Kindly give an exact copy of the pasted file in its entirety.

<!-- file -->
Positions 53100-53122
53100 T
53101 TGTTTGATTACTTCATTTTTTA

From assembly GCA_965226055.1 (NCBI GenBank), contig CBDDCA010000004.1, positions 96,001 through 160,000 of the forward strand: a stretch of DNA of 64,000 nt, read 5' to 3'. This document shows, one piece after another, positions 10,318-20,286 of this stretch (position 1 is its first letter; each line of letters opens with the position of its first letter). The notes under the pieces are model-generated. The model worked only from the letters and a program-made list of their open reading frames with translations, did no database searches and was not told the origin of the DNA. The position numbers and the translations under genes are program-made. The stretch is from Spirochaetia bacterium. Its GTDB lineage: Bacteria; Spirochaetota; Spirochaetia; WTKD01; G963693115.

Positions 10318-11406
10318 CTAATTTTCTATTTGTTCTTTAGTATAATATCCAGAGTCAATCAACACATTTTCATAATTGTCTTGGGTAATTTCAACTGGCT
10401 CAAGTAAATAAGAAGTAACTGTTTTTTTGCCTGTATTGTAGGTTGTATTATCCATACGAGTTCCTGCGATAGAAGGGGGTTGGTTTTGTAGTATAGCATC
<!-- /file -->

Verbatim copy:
Positions 53100-53122
53100 T
53101 TGTTTGATTACTTCATTTTTTA

From assembly GCA_965226055.1 (NCBI GenBank), contig CBDDCA010000004.1, positions 96,001 through 160,000 of the forward strand: a stretch of DNA of 64,000 nt, read 5' to 3'. This document shows, one piece after another, positions 10,318-20,286 of this stretch (position 1 is its first letter; each line of letters opens with the position of its first letter). The notes under the pieces are model-generated. The model worked only from the letters and a program-made list of their open reading frames with translations, did no database searches and was not told the origin of the DNA. The position numbers and the translations under genes are program-made. The stretch is from Spirochaetia bacterium. Its GTDB lineage: Bacteria; Spirochaetota; Spirochaetia; WTKD01; G963693115.

Positions 10318-11406
10318 CTAATTTTCTATTTGTTCTTTAGTATAATATCCAGAGTCAATCAACACATTTTCATAATTGTCTTGGGTAATTTCAACTGGCT
10401 CAAGTAAATAAGAAGTAACTGTTTTTTTGCCTGTATTGTAGGTTGTATTATCCATACGAGTTCCTGCGATAGAAGGGGGTTGGTTTTGTAGTATAGCATC